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The Guardian: One-person boycotts don't work

United Kingdom; Mar 01, 2006
I've been boycotting Esso and BP service stations on the basis of their environmental records. However, BP has been advertising its research into less environmentally harmful fuels. Should I believe them and remove them from my boycotting list? Also, while all oil companies are bad, are there others that are so bad I should add them to my list?
* Although many of us automatically think of boycotts when we don't like something a company does, they are not always the best way to influence a company's behaviour. There are two essentials for effectively boycotting a company. First, you must write to them to tell them why you are boycotting them (most people don't do this), and second, you need thousands of people to join you. In terms of Esso there is an organised international boycott, as Esso has played a leading role in denying climate change. There is no organised boycott of BP, so one person boycotting the company won't make any difference.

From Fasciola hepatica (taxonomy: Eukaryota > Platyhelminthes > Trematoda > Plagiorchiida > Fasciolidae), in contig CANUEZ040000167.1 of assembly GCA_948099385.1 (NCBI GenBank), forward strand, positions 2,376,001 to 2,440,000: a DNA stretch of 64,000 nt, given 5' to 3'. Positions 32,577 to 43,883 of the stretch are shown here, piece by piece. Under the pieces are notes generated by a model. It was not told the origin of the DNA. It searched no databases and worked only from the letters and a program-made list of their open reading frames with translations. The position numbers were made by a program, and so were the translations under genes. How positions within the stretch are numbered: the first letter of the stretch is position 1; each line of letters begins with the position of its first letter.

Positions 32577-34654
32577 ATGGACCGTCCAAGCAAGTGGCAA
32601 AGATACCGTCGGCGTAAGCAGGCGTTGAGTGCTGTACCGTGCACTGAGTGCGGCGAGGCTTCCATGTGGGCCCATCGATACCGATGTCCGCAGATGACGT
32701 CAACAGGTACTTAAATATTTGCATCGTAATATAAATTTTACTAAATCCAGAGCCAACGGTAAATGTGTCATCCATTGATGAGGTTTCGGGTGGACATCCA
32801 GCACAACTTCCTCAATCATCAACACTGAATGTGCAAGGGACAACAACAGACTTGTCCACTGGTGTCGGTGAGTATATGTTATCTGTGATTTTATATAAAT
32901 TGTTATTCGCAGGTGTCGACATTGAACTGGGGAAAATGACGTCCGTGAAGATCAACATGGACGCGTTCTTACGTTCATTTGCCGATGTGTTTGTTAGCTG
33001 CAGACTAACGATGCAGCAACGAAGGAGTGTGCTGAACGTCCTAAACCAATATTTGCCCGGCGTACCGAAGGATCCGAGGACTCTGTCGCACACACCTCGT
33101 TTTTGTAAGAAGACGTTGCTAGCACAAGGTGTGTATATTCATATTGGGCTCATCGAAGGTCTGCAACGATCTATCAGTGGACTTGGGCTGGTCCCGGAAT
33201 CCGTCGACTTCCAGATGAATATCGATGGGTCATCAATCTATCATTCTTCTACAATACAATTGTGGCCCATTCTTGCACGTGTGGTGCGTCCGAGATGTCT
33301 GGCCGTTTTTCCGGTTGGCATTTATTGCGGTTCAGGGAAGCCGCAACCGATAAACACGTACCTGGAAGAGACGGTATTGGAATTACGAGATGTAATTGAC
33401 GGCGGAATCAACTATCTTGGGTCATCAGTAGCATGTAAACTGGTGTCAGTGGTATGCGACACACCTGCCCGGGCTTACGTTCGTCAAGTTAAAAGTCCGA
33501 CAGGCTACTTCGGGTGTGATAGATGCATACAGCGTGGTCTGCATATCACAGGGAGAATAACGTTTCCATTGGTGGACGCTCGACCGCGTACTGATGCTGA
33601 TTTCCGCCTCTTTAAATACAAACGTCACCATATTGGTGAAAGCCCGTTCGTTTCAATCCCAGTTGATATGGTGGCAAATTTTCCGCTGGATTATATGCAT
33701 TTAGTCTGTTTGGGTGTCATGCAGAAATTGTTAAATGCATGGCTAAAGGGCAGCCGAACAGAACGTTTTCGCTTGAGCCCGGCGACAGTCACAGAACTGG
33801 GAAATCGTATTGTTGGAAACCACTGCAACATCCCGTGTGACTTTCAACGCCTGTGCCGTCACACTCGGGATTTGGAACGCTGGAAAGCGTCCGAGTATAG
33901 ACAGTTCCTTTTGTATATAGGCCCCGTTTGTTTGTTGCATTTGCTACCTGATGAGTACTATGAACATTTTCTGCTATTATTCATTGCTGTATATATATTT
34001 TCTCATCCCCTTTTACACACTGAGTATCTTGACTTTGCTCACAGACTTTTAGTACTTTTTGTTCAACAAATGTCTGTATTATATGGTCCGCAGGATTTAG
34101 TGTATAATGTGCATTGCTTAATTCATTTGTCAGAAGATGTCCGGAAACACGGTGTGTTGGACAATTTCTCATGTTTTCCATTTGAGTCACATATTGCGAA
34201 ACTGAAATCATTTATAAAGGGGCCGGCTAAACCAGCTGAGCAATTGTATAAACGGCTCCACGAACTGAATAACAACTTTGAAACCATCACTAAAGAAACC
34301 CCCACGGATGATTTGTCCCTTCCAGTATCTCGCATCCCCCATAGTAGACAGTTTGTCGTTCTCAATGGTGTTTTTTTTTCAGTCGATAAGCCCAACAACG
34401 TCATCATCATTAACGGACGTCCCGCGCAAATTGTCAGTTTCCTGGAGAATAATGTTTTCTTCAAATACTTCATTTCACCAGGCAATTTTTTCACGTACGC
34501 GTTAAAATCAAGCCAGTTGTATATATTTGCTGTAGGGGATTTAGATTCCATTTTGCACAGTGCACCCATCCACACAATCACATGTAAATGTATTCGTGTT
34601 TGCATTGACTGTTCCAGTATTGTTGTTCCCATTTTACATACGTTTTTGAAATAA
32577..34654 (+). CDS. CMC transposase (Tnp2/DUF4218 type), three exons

There is no oil company with a good record on the environment, despite what BP might claim, so if you boycott BP for this reason you might as well boycott them all. Other companies also have bad records. The Burma Campaign UK is campaigning against Total Oil as it is in a business partnership with the military dictatorship in Burma.
Chevron is facing a court case relating to allegations of human rights abuses in Nigeria, and of course Shell has also been under attack for its operations in Nigeria. The list goes on and on.
Mark Farmaner, campaigns manager, Burma Campaign UK, London N1

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